Which Joe gave his name to ‘sloppy joes’? We look at five interesting sandwiches and their lexical origins.
Succeed in doing something or getting somewhere before someone else:‘you'd better get a move on or they'll beat you to it’
- ‘We aim to go into clinical trials by 2004, but there are no products in clinical trials and I doubt anyone will beat us to it.’
- ‘In most cases, imperiled resources such as fisheries and airsheds are in open-access commons where the incentive is for people to take as much as possible of the resource before someone else beats them to it.’
- ‘I thought I would be first, getting down here just after 4pm, but these guys beat me to it.’
- ‘Then came the fear that during the five-and-a-half years it took us to do it, someone else would beat us to it.’
- ‘They don't seem able to wait for the exact date of an anniversary any more but instead insist on getting their article, programme or book out in advance, just in case someone else's anniversary tribute beats them to it.’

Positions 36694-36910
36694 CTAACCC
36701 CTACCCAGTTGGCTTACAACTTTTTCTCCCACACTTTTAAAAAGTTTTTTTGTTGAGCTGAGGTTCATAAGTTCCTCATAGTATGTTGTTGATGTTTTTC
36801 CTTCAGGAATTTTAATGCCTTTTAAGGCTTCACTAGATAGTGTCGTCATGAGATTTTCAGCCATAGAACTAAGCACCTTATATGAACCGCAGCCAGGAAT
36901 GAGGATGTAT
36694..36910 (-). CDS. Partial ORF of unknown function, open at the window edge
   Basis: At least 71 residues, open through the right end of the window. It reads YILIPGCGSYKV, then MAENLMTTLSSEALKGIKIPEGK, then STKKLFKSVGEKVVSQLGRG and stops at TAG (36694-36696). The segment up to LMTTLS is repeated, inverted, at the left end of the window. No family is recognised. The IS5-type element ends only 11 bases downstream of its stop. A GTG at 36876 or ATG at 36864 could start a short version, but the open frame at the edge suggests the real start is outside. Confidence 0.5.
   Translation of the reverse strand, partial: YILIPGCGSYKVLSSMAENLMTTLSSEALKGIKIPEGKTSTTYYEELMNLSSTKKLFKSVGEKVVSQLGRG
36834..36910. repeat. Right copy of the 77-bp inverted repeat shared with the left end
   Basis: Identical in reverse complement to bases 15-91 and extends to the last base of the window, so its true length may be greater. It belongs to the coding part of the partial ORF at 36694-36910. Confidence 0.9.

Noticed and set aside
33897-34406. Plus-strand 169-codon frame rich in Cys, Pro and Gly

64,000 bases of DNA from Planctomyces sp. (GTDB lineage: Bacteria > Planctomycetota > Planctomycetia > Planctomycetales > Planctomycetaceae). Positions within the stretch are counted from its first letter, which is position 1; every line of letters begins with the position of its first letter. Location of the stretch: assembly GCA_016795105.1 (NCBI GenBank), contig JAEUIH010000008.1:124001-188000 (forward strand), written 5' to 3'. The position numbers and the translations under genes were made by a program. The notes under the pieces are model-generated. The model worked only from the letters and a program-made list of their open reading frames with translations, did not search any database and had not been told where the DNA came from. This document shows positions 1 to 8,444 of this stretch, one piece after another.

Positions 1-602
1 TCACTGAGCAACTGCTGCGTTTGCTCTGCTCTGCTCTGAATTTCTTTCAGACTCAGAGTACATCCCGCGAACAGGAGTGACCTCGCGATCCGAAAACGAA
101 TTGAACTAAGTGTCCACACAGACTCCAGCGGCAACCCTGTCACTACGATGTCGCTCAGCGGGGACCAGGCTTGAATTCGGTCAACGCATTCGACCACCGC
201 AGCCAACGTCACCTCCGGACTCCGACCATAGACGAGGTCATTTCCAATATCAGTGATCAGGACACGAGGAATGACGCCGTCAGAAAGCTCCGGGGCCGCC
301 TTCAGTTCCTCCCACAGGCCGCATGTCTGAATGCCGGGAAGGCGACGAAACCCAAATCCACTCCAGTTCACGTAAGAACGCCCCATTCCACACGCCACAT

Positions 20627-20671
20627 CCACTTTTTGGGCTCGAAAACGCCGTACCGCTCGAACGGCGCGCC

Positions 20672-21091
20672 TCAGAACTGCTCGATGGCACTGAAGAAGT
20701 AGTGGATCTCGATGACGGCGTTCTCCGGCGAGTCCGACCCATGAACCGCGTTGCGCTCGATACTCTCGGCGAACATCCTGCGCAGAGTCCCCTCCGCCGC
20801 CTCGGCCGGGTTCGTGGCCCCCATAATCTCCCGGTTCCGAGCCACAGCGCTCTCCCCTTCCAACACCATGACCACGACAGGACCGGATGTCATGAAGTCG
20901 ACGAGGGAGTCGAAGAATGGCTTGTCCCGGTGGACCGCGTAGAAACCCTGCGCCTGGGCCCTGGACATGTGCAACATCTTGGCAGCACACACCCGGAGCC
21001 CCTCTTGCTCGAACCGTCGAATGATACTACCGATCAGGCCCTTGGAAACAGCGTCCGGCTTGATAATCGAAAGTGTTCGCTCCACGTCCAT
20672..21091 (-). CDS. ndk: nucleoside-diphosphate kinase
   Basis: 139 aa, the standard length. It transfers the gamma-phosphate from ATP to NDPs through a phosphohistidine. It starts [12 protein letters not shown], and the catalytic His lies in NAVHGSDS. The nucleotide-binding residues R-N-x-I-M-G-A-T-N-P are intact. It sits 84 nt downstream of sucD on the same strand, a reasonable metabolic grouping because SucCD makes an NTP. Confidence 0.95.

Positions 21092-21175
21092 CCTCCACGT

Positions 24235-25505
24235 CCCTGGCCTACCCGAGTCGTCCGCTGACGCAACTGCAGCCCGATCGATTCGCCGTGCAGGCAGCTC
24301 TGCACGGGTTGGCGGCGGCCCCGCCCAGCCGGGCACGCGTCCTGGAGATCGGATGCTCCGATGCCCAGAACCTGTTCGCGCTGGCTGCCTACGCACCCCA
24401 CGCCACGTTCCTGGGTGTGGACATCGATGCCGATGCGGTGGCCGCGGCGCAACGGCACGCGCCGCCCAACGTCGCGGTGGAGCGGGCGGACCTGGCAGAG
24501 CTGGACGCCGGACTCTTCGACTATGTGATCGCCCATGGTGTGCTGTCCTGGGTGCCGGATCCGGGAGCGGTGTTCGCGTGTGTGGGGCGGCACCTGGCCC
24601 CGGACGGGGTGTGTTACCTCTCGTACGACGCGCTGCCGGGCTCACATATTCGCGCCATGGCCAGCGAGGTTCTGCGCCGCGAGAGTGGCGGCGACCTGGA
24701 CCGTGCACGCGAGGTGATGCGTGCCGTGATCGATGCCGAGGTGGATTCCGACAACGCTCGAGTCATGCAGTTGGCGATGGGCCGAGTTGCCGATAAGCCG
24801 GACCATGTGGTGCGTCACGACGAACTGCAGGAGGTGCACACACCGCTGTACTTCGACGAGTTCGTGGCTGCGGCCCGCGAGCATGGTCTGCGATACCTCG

- ‘You better put in for that time off from the job now, before somebody else beats you to it.’
- ‘She knew how I felt about succeeding in my challenge, and she wanted to beat me to it.’
- ‘I was going to post on this issue myself, but Ted beat me to it.’
- ‘He said that if fishers were given control of a specific area, they wouldn't be out in the water grabbing every lobster they could get before another fisher beat them to it.’
- ‘He and five of his colleagues reached the Pole only to discover that they had been beaten to it by Norwegian explorer Roald Amundsen.’
We take a look at several popular, though confusing, punctuation marks.
From Afghanistan to Zimbabwe, discover surprising and intriguing language facts from around the globe.
The definitions of ‘buddy’ and ‘bro’ in the OED have recently been revised. We explore their history and increase in popularity.